Juventus Defender Stephan Lichtsteiner: Unheralded but Vital

Adam DigbyFeatured ColumnistFebruary 7, 2014

Juventus defender Stephan Lichtsteiner, of Switzerland, celebrates after scoring during a Serie A soccer match between Juventus and Inter Milan at the Juventus stadium, in Turin, Italy, Sunday, Feb. 2, 2014. (AP Photo/Massimo Pinca)
Massimo Pinca/Associated Press

Since Antonio Conte arrived at Juventus in the summer of 2011, countless columns have been penned in tribute to his all-conquering team. It started with the perfectly balanced midfield of Claudio Marchisio, Arturo Vidal and Andrea Pirlo, the "M-V-P" trio at the heart of that first title.

The resurgent performances of Gianluigi Buffon and three-man back-line protectorate of Andrea Barzagli, Leo Bonucci and Giorgio Chiellini all received their time in the spotlight, as did the emerging talent of Paul Pogba last season.

This year, the new front pairing of Carlos Tevez and Fernando Llorente have enjoyed an effective start to life in Turin, finally giving Conte the attacking edge he previously lacked. Kwadwo Asamoah has emerged as a quality addition on the left flank, yet for all the progression in the side over the last three years, the excellent contribution of one man has been widely overlooked.

It started in the very first game of Conte’s tenure and, in a manner befitting his nickname "The Swiss Express" has not stopped—or even slowed down — ever since. The new Juventus Stadium had seen just fifteen minutes of official match play when, having had his own route to goal blocked by not one but two opposing players, Pirlo checked his run and almost without looking clipped a ball over the top of the static Parma back line.

Floated perfectly, it dropped to the feet of Stephan Lichtsteiner, who had cut in unnoticed from his position on the right. He controlled the ball with one foot before slotting past the helpless Antonio Mirante with the other, the ball settling into the back of the visitor’s goal. Their new home had its first competitive goal, and Juventus had not only found a new hero but, finally, a quality right-back to fill the team’s most long-standing void.

COPENHAGEN, DENMARK - SEPTEMBER 17:  Stephan Lichtsteiner of Juventus in action during the UEFA Champions League group stage match between FC Copenhagen and Juventus held on September 17, 2013 at the Parken Stadium in Copenhagen, Denmark. (Photo by Ludvig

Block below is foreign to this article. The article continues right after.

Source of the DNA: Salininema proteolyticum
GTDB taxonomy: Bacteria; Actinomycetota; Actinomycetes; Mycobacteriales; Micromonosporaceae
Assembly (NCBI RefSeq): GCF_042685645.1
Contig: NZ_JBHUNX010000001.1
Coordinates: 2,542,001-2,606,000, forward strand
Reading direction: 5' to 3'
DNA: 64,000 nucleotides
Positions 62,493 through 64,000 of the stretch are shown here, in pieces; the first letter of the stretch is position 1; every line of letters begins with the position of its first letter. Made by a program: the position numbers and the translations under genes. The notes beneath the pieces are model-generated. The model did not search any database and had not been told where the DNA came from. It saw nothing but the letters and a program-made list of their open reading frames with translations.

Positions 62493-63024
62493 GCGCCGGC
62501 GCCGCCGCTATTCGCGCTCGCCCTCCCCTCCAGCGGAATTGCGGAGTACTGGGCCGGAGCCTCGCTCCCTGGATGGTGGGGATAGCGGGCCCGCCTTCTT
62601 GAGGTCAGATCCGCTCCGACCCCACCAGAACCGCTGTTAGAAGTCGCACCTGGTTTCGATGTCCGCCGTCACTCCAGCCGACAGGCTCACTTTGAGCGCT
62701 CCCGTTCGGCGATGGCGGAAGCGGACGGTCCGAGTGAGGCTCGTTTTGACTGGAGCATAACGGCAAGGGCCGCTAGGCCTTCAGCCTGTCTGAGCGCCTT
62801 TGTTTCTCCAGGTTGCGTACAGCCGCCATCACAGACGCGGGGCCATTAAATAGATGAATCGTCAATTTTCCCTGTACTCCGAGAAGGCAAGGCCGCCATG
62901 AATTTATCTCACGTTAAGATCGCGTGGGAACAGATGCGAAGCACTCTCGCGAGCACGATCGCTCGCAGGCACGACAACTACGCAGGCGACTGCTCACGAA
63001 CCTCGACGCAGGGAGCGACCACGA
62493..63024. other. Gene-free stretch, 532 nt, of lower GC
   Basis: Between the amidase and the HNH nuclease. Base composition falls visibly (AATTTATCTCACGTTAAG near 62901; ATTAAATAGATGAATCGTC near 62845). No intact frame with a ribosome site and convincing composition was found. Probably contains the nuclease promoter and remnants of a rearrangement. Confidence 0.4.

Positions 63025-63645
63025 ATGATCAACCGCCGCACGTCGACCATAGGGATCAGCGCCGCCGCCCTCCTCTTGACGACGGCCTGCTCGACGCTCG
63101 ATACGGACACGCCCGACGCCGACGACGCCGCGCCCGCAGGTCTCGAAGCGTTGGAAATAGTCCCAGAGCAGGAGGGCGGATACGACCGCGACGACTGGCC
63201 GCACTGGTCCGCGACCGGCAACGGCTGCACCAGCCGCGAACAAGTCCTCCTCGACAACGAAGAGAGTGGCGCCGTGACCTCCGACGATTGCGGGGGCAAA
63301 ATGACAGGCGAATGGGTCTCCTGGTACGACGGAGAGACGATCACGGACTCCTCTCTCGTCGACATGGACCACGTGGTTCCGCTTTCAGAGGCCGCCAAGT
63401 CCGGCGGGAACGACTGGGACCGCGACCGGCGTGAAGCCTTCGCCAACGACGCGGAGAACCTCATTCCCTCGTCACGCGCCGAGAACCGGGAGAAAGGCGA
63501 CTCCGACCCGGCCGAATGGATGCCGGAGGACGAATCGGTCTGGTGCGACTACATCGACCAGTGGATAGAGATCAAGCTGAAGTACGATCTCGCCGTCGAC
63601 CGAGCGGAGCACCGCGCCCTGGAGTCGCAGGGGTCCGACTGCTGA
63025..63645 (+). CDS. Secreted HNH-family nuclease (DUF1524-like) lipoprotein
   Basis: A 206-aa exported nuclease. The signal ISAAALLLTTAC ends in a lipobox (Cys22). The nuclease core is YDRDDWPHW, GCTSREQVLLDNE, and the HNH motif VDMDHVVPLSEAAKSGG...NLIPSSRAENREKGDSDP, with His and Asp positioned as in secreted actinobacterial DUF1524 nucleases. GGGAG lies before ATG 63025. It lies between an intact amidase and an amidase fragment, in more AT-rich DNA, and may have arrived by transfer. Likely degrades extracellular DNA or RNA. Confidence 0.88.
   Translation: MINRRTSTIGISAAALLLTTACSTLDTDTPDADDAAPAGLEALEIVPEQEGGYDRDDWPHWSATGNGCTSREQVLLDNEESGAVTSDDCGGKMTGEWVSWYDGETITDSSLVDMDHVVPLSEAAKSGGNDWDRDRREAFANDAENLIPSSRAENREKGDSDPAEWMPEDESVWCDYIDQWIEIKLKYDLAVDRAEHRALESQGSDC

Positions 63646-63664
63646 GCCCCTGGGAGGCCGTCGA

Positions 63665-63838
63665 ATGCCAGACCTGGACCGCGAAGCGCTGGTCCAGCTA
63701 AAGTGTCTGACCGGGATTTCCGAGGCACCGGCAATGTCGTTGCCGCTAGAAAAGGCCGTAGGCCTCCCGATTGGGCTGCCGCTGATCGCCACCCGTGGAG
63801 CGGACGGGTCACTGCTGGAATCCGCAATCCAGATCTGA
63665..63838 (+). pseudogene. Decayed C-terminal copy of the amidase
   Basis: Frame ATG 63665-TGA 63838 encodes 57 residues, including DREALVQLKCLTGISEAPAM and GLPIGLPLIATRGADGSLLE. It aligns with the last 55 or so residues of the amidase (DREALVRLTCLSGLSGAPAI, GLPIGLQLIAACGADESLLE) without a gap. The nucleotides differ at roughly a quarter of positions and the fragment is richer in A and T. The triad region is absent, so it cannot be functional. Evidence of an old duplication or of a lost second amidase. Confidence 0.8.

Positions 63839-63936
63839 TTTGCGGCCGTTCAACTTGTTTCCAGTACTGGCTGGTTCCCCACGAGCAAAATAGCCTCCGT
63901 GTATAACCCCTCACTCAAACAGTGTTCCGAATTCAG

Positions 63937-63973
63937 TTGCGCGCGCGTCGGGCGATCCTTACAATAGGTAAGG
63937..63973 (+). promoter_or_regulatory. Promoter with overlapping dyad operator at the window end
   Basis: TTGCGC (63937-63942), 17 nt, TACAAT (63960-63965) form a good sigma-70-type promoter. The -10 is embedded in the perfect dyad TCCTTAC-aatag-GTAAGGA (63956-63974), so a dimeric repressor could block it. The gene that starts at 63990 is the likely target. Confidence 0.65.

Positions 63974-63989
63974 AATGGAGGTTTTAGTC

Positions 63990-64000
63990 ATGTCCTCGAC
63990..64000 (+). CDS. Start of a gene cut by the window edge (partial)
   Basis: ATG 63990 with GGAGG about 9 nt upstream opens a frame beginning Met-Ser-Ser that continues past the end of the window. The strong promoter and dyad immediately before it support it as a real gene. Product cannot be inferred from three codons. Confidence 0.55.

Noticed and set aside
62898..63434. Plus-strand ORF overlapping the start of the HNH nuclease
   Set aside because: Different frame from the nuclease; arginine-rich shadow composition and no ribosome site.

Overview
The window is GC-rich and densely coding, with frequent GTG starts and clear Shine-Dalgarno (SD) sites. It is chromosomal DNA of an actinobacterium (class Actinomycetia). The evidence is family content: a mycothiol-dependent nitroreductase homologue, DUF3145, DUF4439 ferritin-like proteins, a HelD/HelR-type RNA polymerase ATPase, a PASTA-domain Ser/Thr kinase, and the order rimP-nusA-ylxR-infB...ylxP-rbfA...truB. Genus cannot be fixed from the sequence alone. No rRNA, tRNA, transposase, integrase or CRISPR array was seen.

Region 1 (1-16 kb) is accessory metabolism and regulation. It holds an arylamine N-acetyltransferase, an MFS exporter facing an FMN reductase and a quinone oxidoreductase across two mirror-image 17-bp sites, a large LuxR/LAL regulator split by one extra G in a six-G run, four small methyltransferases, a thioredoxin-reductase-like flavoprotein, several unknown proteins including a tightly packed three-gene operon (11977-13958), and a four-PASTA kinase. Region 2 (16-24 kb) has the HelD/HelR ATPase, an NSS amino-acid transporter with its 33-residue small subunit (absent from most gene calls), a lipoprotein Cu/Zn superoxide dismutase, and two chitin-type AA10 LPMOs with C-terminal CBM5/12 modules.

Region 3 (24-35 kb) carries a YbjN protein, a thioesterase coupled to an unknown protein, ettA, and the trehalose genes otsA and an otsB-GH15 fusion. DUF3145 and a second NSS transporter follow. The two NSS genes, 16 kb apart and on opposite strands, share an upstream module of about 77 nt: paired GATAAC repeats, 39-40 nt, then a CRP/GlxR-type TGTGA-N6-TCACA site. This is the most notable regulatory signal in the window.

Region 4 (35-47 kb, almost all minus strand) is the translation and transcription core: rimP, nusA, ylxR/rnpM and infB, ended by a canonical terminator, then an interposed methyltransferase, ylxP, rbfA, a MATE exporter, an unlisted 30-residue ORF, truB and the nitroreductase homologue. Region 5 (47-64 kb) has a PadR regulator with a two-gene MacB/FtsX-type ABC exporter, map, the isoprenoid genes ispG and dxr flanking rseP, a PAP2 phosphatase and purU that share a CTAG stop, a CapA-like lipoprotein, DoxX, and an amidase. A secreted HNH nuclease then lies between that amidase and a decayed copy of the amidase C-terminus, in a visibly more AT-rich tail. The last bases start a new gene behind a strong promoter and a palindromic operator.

EuroFootball/Getty Images

After years of mediocre-at-best players like Jonathan Zebina and Marco Motta, Juventus supporters are fully aware of his quality, admiring the determination and effort Lichtsteiner puts forth every time he steps on the field. Yet while the awards, accolades and plaudits have reigned down upon his team-mates, the Swiss international has quietly become one of the best players in the world at his position.

That goal was the first public appearance of a move that has become a major weapon in the arsenal of this side, with Pirlo’s ability to pick out the ex-Lazio man almost at will was on display again this past weekend, February 3rd. Over a shorter distance, his flicked ball over the top of Inter’s defence was exquisitely timed, and once again Lichtsteiner made no mistake in front of goal.

Even here, with a goal against Juve’s bitter rivals, the 30-year-old deferred to the creator-in-chief, bowing down to polish Pirlo’s boot in celebration. “I have to thank Andrea, who laid it on a plate for me,” Lichsteiner told the club’s official website after the 3-1 victory. “With his assists, everything becomes much easier.”

It marked the ninth time he had found the back of the net in 91 appearances for Turin’s grand Old Lady, while he has added 10 assists, numbers which compare favourably with those perceived as the continent’s best. Branislav Ivanovic has contributed to Chelsea scoring 21 times in that same period (15 goals, six assists), while Pablo Zabaleta (four goals, seven assists) and Philipp Lahm (zero goals, 25 assists) would also be in the conversation.

In the five games he has played as a full-back this term, Lahm has averaged 2.0 tackles and 0.8 interceptions per game, while Ivanovic (1.9 and 1.2 respectively). Lichtsteiner’s figures of 1.3 and 0.8 stand up well against those two, but trail Alves (3.2/1.9) and Zabaleta (3.9/1.4) considerably.

Adam Digby (Stats via WhoScored.com)

Yet in terms of being simply beaten by opponents, it is the Juve man leading the way, letting a dribbling player go past him just six times in Serie A action. That works out at 0.5 occasions per game; a figure matched by Ivanovic (12 times) but is far superior to Zabaleta (1.3/27), Lahm (1.1/19) and Alves (1.3/19).

Lichtsteiner’s crossing is also superior to the others mentioned, averaging 1.2 successful attempts per game, beating Alves (1.0), Lahm, Ivanovic (both 0.5) and Zabaleta (0.2). Somehow, while putting on performances that stand up with those top-quality players, he was voted only in third place at the recent Gran Gala del Calcio awards. (h/t Gazzetta dello Sport)

Finishing behind Napoli duo Christian Maggio and Juan Zuniga highlights just how underrated the €10 million signing remains. With two Serie A titles already to his name, a third consecutive championship would see Stephan Lichtsteiner become a vital cog in only the second Juventus team to ever accomplish the feat. History remembers the winners, even if they go unappreciated today.

All stats via WhoScored.com